Dwarven Toys

The delightful creations of Durin’s folk and their Barding apprentices come from the Toy-market of Dale. Made from intricately carved wood and metal, the greatest (and most expensive) are so cunningly wrought that they have properties that seem magical: soldiers that march in unison, metal bears with tiny roars and little instruments that play themselves have all been sold at the Toy-market.

Travelling Gear

A hero’s travelling gear includes all the typical belongings that they carry when travelling, in addition to their weapons and armour. Adventurers being a somewhat rare breed in Middle-earth, there is little notion of any specialised equipment – rather, most Player-heroes carry what anyone would when traversing the dangerous reaches of the Wild.

Travelling gear varies by the time of year a company sets out. Spring and summer gear consists of lighter clothes and cloaks, blankets, water and rations. Winter and autumn gear requires warm clothing, thick jackets, furlined cloaks and solid boots with heavier bedrolls along with water and rations.

All classes start with one seasonal set of travelling gear of their choice, they will have to purchase other sets as needed.

Both sets of travelling gear include rations for a week of travelling. If their journey is going to last more than a week, most Player-heroes will generally have to rely on their skill as hunters.

Spring and Summer Travelling Gear includes appropriate garb, backpack, blanket, mess kit, a flask of oil, a pouch, 50’ hempen rope, 5 torches, a waterskin and a whetstone. With rations, this gear weighs 49 lb. and if purchased, would cost around 9sp.

Autumn and Winter Travelling Gear includes appropriate garb, backpack, bedroll, hooded lantern, mess kit, a flask of oil, a pouch, 50’ hempen rope, a waterskin, and a whetstone. With rations, this gear weighs 54 lb. and if purchased, would cost around 18sp.

Herbs, Potions and Salves

There are numerous plants of great worth in the Wilds of Middle-earth if you know where to look for them. A few folk know how to make various beneficial remedies from such herbs, but only skilled healers know how to bring forth their greatest virtues. The most efficacious plants are, invariably, the most difficult and dangerous to find and thus very often in very short supply. The listed prices reflect this. Player-heroes may very well have to go on an adventure to be certain of securing such plants.


Athelas is a long leafed plant, found only in small, sparse thickets where the Men of the West once made their dwellings, for they brought it to Middle-earth long ago. Athelas has many virtues, but few know them in the twilight years of the Third Age. In the south, they refer to it as ‘Kingsfoil’ regarding it as a weed known only for its sweet scent – like that of pleasant orchards, or fields of heather under a summer sun. Those with the proper knowledge of Athelas’ many properties can make far more use of it.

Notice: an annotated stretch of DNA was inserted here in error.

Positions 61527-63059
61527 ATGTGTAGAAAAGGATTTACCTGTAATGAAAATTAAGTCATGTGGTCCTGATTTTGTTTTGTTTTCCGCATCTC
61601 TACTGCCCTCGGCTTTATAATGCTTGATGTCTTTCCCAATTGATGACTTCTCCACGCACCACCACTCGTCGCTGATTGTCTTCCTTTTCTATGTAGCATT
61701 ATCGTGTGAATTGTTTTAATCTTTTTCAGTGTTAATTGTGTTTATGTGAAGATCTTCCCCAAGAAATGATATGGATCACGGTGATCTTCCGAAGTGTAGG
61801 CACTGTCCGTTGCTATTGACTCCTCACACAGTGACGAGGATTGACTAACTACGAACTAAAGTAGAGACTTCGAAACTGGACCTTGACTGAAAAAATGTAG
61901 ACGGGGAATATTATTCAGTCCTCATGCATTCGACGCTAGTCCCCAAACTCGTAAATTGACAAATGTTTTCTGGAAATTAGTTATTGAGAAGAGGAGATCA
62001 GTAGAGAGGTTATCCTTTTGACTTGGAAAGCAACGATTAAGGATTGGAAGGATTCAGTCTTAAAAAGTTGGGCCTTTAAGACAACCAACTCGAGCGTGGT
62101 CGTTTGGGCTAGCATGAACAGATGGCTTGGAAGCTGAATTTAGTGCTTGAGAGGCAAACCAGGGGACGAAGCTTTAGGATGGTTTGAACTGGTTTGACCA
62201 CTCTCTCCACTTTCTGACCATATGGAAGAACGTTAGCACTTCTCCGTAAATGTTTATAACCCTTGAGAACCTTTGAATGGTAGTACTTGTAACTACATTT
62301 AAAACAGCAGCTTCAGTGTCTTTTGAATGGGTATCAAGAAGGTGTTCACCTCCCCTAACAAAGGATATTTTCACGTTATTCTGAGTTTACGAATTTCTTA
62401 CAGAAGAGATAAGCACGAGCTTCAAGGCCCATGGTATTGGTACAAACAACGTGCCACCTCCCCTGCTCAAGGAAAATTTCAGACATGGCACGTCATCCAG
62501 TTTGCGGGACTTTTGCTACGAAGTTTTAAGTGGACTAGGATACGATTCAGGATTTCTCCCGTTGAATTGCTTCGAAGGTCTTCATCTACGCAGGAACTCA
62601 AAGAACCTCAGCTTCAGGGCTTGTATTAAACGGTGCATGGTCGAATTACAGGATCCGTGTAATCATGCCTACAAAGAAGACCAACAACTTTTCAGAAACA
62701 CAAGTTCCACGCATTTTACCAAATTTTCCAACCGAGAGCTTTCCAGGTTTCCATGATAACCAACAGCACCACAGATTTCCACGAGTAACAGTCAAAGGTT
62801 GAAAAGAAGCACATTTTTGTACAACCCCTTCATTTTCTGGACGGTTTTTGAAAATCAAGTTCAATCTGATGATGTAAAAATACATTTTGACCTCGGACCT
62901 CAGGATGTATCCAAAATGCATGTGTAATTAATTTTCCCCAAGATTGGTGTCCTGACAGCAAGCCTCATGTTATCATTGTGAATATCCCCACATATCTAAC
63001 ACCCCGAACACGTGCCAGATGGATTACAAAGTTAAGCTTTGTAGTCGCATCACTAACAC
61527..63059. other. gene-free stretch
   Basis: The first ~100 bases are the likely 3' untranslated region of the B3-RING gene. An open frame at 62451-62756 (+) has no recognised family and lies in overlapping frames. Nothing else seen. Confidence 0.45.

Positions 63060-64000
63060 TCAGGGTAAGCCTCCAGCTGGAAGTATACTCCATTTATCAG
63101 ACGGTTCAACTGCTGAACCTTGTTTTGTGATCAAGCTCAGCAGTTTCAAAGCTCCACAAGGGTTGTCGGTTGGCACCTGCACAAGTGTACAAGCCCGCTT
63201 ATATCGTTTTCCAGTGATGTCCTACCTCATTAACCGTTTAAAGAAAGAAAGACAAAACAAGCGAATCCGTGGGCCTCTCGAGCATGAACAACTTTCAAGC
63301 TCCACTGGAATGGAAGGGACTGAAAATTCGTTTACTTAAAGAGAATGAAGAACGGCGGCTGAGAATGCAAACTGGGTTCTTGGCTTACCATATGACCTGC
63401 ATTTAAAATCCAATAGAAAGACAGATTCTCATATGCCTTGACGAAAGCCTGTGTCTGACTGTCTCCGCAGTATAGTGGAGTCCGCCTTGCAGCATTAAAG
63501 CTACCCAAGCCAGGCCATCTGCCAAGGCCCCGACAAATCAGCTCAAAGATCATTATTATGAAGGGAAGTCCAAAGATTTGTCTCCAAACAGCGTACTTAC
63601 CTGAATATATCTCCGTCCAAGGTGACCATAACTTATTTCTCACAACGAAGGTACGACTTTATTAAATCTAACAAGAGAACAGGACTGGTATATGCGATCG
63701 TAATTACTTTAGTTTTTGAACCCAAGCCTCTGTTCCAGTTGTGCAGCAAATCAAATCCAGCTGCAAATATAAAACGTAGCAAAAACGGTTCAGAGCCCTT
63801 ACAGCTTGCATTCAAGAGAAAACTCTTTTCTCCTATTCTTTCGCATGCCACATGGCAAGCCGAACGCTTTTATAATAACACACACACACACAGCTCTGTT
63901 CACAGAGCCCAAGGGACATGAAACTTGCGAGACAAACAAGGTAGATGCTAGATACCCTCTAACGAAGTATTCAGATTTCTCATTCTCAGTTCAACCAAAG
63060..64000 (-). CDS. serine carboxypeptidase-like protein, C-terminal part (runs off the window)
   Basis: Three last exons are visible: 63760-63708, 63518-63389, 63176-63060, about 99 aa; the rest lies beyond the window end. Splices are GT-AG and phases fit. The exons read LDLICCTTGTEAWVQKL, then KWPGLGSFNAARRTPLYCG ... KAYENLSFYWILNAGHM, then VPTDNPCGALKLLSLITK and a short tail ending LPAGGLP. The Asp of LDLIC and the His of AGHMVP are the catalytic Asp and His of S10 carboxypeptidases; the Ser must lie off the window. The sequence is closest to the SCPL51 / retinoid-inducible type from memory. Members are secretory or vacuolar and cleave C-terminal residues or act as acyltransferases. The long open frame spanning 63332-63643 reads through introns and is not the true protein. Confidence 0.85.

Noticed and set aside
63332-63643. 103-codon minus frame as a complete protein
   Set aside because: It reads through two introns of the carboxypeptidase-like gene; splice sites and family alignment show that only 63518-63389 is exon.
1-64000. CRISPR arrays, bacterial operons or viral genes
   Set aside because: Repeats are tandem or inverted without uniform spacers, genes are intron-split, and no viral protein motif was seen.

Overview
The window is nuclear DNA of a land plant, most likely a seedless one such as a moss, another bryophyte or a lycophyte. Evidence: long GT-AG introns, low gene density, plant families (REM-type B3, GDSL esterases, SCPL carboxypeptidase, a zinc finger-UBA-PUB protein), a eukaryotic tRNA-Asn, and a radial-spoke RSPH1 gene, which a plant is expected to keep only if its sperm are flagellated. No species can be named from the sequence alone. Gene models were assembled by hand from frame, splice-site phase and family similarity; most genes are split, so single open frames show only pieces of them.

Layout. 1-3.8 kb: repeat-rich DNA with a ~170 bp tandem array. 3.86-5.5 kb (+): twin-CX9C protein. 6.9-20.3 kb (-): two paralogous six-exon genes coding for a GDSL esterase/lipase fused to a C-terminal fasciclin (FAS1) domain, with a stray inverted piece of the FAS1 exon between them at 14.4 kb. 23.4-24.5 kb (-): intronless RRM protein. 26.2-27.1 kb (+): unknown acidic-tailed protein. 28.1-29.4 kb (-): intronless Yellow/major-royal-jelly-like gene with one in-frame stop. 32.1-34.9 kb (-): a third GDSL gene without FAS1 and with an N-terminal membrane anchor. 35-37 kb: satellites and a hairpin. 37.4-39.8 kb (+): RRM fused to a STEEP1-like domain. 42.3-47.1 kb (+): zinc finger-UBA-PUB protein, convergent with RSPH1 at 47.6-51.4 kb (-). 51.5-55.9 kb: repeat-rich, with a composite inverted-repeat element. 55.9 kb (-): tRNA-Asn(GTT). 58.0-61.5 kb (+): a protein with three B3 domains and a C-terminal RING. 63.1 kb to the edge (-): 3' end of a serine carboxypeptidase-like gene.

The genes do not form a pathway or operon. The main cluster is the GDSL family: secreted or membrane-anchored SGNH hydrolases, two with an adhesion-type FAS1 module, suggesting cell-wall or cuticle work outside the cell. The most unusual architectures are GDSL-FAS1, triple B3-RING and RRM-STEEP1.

Applying a salve made from athelas allows a character to immediately regain 1d4+1 hit points.


Hagweed is a floating plant, found in ponds of still water in verdant carpets of minute green leaves. Deceptively harmless to look at, these plants thrive in stinking waters where bodies of animals and travellers alike have sunk to rot. Hagweed is indeed a serious threat to travellers as, at dusk or when the sky is overcast, a horse or pony might easily stumble in the deep pools they cover, thinking to find firmer terrain. Hagweed owes its name to the fact that many stories tell how Marsh Hags and Trolls like to lurk beneath the surface of ponds covered by hagweed, as corpse candles often appear over such pools of stagnant waters and attract the unwary. If collected, the leaves of the hagweed can be brewed into a drink that strengthens the spirit.

Drinking a hagweed potion gives a character advantage on all saving throws against Corruption for 1 week.


These are bright, yellow flowers that appear when the winter snows start melting away. They turn dark and dreary bogs into pleasant places, and thus may trick unwary travellers into entering the dangerous terrain they grow upon. It owes its name (“king’s buttons”) to an old legend concerning Girion, Lord of Dale. Stories tell how he led his armies into the marshes in the dying days of winter, to trick his enemies into thinking he deserted his folk. He returned in spring, his host reinforced by Elven warriors, wearing yellow flowers in his hair and upon his breast. Farmers use Kingcup as lucky charms to protect their homes, and say that wearing its flowers protects a traveller from harm.